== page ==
Sunday, 9 May 2010
I don't think therefore...
They're going to close the philosophy department at Middlesex university. It's not making enough money, the head honchos figure. The fact that, like hospitals or schools, universities aren't in the business of making money doesn't seem to have struck them. To their credit, eminent philosophers from all around the world, including Noam Chomsky, have petitioned that the university have a rethink. It is an outstanding philosophy department, they say. If it's closed it will be a loss not just to Britain but to the rest of Europe and the rest of the world.
I think their argument is a little flawed. It shouldn't matter whether a university has an A* philosophy department or a philosophy department that scrapes a C+ rating. Any self-respecting university should have a philosophy department - the best they can make it. Why? Because philosophy informs everything in life. It looks at questions like why we're here, what's the best use we can make of our time while we are here, and what makes for a society that encourages good use of limited time. You can't get much more useful questions than that.
There are, of course, people who don't want to encourage thoughts about such things. Like politicians. In fact, in politics the word 'philosophy' has become a dirty word. You must be a a non-philosophical pragmatist (yes I know it's a contradiction in terms, but that's how the enemies of philosophy talk). And so we have parties whose only boast to the electorate is that they would run things better than the other lot. With them it's not a question of what the purpose of the machine is, or where it's taking us, or whether it wouldn't be far better to put in place another machine entirely. It's a question of being able to oil the machine and keep it humming merrily along.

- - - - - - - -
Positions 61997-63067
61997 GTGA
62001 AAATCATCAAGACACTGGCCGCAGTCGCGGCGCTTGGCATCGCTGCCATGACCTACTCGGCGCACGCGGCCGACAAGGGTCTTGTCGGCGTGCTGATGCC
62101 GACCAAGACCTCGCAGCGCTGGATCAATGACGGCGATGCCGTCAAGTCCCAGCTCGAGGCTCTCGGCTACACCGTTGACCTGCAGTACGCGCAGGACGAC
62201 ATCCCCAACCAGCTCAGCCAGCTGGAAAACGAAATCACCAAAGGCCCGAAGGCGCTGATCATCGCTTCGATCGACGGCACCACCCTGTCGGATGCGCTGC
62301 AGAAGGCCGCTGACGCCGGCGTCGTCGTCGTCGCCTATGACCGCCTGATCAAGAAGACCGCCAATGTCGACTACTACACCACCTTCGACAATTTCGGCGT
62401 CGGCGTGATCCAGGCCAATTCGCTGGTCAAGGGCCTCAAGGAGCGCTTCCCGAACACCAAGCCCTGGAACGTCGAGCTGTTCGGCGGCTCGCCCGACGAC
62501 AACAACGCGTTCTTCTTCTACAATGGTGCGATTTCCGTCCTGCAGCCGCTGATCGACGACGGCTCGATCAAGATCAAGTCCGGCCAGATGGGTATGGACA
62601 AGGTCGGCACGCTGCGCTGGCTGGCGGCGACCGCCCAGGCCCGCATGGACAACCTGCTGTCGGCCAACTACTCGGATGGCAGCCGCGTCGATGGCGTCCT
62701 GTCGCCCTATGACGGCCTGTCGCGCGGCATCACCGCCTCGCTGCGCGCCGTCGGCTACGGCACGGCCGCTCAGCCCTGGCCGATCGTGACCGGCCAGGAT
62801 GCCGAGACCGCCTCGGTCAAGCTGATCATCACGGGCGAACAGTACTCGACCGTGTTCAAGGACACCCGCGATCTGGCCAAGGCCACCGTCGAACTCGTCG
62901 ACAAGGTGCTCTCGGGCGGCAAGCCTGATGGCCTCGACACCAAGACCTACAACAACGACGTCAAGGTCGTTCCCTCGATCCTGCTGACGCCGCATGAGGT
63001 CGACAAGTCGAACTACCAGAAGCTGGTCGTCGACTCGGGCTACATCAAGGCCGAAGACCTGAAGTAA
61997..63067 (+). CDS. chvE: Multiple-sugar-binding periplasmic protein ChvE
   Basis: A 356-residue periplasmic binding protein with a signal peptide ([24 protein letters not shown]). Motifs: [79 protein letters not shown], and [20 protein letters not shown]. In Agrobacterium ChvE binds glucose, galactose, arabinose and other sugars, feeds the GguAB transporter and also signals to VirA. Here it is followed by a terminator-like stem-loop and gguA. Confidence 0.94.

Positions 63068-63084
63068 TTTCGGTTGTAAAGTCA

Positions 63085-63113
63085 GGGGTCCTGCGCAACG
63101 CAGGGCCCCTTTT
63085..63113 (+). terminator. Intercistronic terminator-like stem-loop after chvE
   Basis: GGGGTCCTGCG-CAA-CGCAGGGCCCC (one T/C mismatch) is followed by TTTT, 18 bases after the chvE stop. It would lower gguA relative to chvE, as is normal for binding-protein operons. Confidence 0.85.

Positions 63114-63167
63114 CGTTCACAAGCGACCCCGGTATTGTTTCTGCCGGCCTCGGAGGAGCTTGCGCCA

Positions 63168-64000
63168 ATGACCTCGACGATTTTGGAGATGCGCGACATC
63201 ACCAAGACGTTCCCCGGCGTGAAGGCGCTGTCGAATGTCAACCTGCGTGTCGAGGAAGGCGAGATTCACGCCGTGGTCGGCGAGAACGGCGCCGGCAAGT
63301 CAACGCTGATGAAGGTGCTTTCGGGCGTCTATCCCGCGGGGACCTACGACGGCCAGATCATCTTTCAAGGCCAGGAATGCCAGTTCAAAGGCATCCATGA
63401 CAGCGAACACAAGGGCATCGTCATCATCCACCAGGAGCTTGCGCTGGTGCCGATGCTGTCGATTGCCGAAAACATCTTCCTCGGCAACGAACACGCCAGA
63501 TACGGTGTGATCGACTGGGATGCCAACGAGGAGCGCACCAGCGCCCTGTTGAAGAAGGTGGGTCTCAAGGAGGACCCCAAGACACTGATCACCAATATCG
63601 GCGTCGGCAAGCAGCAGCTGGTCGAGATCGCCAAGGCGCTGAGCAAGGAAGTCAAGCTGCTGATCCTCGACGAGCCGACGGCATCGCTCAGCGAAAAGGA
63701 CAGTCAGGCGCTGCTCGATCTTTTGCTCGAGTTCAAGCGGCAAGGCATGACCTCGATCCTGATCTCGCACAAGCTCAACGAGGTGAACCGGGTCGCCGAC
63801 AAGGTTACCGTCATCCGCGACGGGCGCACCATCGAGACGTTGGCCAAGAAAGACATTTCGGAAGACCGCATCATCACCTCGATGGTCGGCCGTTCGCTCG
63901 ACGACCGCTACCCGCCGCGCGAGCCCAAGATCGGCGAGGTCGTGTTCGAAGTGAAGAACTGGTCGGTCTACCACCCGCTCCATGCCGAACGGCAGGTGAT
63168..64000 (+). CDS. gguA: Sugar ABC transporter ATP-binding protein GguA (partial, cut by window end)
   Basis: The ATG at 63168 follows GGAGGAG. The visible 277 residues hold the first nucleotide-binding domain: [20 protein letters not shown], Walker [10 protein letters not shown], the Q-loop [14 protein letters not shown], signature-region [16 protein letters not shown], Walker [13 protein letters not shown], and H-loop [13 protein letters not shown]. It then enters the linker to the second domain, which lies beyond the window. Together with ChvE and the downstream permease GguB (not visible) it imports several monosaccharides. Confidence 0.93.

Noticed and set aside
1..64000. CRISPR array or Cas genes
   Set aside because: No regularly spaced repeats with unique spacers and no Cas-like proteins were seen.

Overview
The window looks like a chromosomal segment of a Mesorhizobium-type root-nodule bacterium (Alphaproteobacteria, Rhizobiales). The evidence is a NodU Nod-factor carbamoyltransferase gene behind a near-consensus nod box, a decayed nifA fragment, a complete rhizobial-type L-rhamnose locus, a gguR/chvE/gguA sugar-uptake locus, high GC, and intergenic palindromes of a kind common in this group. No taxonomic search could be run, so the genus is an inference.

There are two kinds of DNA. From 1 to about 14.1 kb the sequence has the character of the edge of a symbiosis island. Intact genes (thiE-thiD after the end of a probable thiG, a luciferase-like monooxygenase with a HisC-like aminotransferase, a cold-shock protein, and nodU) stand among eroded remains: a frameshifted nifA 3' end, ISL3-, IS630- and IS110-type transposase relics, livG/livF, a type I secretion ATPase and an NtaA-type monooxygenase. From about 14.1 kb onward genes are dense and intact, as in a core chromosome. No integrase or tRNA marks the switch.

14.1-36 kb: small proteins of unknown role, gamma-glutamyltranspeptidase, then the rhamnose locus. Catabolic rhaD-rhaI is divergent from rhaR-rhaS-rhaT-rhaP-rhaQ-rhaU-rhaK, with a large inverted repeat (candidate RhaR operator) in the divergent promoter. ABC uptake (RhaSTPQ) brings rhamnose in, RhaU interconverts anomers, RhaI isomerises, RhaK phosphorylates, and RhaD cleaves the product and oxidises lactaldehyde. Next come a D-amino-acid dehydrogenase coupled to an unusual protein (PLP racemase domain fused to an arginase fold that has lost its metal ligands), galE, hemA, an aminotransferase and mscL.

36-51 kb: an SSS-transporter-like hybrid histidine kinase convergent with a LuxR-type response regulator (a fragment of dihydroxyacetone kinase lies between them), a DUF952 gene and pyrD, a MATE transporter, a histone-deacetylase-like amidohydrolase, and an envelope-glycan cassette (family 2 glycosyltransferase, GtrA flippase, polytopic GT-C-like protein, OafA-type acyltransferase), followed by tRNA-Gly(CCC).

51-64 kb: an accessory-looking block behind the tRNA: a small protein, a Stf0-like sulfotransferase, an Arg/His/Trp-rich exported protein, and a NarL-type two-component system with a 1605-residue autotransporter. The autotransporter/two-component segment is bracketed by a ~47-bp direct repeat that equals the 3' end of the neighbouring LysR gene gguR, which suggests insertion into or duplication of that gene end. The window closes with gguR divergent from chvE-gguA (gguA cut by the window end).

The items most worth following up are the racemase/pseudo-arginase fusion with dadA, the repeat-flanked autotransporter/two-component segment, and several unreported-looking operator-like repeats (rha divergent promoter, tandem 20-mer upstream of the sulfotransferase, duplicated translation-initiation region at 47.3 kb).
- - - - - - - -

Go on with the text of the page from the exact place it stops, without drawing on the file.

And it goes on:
Take political parties in Ireland. What does Fianna Fail exist for, other than grabbing power when the opportunity arises? Or Fine Gael? Or (God help us) Labour? In the north, the unionist parties declare their allegiance to the crown, and that's about it. Alliance's philosophy is that we should be nicer to each other. And the SDLP believes that...Well, on TV today, according to Alastair McDonnell, they believe in a united Ireland. Before the election they were pretty quiet about it, but now they are Irish nationalists. Perhaps the only party in Ireland which can lay claim to a political philosophy is Sinn Fein, who argue for equality, justice and national unity - in short, republicanism. For their pains they've been pilloried, denounced as doctrinaire, out-of-touch and lots of other barbs which suggest that anyone with a political philosophy is a fascist.
Naturally it's in the interests of those who control society to keep people from thinking about the shape of the state. The more you can convince them that we've arrived at Nirvana, and the only thing now is to keep the big machine chuntering along without too many breakdowns. That way, you'll have the ideal: willing workers without a thought in their heads.
Asking big questions about the organisation of the state and how that fits in with one's vision of how life in general - those should be at the heart of the third-level education given to thousandes of young people here. If we had a philosophically-literate population, those in power wouldn't get away with the talent-show rubbish that passed for politics in Britain during the leaders' debates and the low-level cunning of their present negotiations. Here in our own dear statelet, we might hear less howling when people like the Shinners put forward for discussion alternative models of government.